The showbiz areas it is targeting in future include the new incarnations of the big UK reality TV shows (The Sun is focused on bringing advertisers UK readers, rather than a global audience). “Celebrity Big Brother, X Factor, I’m a Celebrity…” Poole reels them off.
The bespoke Love Island site gave The Sun a 10% lift in traffic compared to its coverage of the last series, when the red top was among the first to identify that a cult show was going mainstream. While 10% might seem modest, given the frenzy of interest over the poolside antics of Dani Dyer and co, The Sun is operating in a “very competitive space”, Poole points out.
ITV – which despite The Sun’s cuckoo-like intentions does actually ‘own’ Love Island – created an app which was downloaded 3m times and sold 260,000 branded water bottles.
The Sun brought in former Love Island winner Amber Davies to present a live video quiz each day and created a ‘predictor’ game, both of which gave users the chance to win points and get their names on a leaderboard, with the winner receiving a prize holiday in Cancun. It also created its own ‘news’ events, adding a sense of interactivity by inviting readers and Love Island ‘stars’ to share a launch party for the new series and then hosting its own ‘wrap party’ on Tuesday evening.
Poole says the model will be replicated at key moments in the showbiz year. “It’s something (the standalone site) that we have never really done from an editorial standpoint,” he says. “We saw some very positive signs and have taken a lot of learnings and will do it again across our website."
Taking tips from Tinder and Snapchat
The start of the football season this month gave The Sun the chance to launch another interactive mobile-based feature. “We have come up with a Tinder-like game, offering fans the opportunity to decide in an interactive way the five people they would like to join their club. At the end, they get the results of what other fans who played the game believe, so it’s a conversation starter.”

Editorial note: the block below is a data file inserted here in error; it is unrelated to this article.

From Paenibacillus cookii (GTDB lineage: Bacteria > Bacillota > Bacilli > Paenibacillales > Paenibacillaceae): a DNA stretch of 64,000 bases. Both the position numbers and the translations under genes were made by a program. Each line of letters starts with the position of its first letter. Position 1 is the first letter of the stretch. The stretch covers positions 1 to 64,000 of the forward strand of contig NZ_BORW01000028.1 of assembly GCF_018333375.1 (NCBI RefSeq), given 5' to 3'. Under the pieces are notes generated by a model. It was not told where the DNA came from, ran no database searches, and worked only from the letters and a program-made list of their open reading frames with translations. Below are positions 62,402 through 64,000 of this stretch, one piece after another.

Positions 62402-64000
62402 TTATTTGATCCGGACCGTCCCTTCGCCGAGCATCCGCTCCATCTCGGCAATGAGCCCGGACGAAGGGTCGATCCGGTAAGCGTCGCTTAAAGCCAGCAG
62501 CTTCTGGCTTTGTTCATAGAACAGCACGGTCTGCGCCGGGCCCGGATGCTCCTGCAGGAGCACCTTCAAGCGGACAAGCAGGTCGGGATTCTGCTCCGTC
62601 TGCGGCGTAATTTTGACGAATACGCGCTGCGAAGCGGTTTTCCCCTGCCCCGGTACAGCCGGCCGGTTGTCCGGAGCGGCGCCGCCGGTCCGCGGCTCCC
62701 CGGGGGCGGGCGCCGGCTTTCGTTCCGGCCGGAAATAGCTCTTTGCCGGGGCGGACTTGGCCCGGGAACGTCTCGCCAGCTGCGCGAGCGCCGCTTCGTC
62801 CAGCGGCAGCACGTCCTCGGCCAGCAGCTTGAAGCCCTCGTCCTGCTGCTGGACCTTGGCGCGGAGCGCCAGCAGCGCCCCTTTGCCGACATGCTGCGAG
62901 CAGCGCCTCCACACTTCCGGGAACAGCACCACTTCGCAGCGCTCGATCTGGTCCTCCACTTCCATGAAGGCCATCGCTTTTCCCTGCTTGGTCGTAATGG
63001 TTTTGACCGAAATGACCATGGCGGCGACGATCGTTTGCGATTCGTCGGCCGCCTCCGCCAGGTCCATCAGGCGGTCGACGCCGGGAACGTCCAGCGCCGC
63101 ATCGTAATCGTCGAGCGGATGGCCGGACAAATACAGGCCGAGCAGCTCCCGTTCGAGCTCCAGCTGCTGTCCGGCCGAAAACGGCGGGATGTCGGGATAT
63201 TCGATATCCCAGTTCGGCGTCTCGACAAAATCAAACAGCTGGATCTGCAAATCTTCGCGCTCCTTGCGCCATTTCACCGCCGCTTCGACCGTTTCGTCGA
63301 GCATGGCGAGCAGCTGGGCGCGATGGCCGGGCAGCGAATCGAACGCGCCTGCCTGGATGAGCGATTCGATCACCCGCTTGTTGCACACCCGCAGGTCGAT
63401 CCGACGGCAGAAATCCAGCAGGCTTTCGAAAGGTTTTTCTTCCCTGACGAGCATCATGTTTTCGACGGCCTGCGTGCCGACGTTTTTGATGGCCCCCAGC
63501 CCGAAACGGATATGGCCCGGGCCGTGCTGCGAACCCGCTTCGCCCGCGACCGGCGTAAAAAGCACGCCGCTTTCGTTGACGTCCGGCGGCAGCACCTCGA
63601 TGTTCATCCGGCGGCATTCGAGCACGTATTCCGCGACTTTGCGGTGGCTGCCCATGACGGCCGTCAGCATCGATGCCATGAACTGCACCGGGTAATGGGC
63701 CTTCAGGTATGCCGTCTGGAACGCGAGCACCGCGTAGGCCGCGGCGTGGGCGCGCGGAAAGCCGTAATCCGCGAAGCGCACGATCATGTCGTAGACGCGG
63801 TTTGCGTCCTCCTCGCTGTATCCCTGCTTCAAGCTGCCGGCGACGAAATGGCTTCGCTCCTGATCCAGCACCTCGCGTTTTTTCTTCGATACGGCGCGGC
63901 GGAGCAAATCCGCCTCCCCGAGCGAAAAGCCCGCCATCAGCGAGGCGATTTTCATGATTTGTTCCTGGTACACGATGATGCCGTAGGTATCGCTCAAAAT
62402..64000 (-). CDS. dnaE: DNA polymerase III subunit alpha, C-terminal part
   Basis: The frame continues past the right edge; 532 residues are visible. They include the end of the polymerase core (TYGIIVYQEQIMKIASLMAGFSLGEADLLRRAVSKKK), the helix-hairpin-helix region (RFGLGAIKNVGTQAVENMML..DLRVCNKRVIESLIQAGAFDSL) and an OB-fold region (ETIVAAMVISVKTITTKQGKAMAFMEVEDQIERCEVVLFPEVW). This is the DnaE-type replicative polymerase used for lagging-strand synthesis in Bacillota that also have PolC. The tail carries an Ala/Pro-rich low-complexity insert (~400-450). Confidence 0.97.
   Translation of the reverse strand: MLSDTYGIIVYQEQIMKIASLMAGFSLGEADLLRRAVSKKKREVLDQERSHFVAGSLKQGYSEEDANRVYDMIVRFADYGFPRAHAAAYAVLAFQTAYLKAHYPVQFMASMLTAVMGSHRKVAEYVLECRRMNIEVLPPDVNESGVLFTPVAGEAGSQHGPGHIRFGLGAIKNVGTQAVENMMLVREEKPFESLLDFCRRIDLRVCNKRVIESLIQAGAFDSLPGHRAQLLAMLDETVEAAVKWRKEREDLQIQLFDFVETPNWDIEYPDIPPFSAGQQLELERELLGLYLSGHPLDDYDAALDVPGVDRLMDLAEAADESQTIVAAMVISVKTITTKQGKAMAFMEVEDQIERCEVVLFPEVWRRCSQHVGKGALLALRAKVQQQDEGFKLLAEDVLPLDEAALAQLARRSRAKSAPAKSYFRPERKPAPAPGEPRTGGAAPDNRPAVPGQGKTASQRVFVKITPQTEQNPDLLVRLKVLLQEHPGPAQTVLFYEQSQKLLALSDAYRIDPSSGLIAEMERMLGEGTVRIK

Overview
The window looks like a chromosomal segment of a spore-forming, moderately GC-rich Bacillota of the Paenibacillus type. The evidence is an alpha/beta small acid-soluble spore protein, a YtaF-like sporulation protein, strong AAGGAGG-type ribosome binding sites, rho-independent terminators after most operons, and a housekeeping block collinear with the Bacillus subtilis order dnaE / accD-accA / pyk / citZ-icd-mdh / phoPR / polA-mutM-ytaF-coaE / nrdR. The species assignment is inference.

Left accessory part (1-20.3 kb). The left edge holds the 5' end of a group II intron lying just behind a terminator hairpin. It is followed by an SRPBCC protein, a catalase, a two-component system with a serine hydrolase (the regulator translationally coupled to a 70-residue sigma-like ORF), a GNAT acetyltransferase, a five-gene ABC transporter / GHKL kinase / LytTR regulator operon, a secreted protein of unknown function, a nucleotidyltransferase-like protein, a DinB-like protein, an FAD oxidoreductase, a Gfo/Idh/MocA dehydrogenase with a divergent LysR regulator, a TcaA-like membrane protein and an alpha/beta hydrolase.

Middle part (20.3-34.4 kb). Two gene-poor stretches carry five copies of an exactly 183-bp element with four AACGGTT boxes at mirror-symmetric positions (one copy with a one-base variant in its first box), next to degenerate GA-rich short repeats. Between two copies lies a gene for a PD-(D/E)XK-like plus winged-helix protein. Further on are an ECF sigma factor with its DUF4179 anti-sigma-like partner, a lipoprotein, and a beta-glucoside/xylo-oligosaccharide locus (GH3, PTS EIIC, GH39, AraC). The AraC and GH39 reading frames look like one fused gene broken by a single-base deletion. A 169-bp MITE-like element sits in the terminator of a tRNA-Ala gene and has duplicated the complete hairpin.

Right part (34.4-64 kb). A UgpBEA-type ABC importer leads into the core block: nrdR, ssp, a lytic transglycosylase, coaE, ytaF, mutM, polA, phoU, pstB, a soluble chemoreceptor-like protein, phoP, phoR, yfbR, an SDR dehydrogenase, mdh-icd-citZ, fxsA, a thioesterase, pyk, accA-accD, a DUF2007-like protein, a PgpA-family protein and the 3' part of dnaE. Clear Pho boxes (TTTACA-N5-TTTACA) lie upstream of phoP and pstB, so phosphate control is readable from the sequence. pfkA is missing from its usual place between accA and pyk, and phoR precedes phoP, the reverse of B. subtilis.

The World Cup 2018 mini-site was a major step, and the branding for it was replicated in the printed paper in order to drive traffic. At the top of the page was what Poole calls a “hero slide”, designed to give the site a live feel with constantly updated scores and a live blog. Although The Sun only had audio commentary (from sister brand TalkSport), Poole says the site became “a place where you could find up-to-the-minute news that’s snackable”, particularly for fans that were away from the TV screens “picking up the kids or doing the shopping”.
For those in front of the TV, the site was intended for second screening, with Sun journalists targeting the hour of pre-match build up as a time when they could maximise traffic by offering an interactive alternative to the standard TV pundit panels. “There was also a huge appetite for stories about (unusual) things that happened during a game… the fans in the ground, all of that stuff around the event that’s not just the match analysis and the live action,” Poole says.
The approach helped SunSport to 5.029 million users in June, the largest traffic for a sports section among UK newsbrands.
The Sun continues to look for new ways to bring users direct to its owned sites (rather than social media pages) and to keep them there. It has learned a lot from one social platform, Snapchat, on which it is a longstanding Snapchat Discover news partner and where its traffic has grown 50% in the last year. “Since around Christmas we have had designers, developers and product managers on the floor, designing more engaging tools or helping us reinvent what storytelling is on a mobile phone,” Poole says.
The approach can be seen in The Edit, a swipe-based feature on the new app designed to cater for a generation who think news has always belonged on a phone. The mini-sites and interactive features have been designed not just for their editorial features but with “ad viewability in mind”, he adds.
Three years is a long time in digital news. At the time of the last World Cup, in Brazil in 2014, The Sun was behind a paywall and about as much of a contender as Roy Hodgson’s England. Its online fortunes, like England’s, are newly-revived.
Ian Burrell's column, The News Business, is published on The Drum each Thursday. Follow Ian on Twitter @iburrell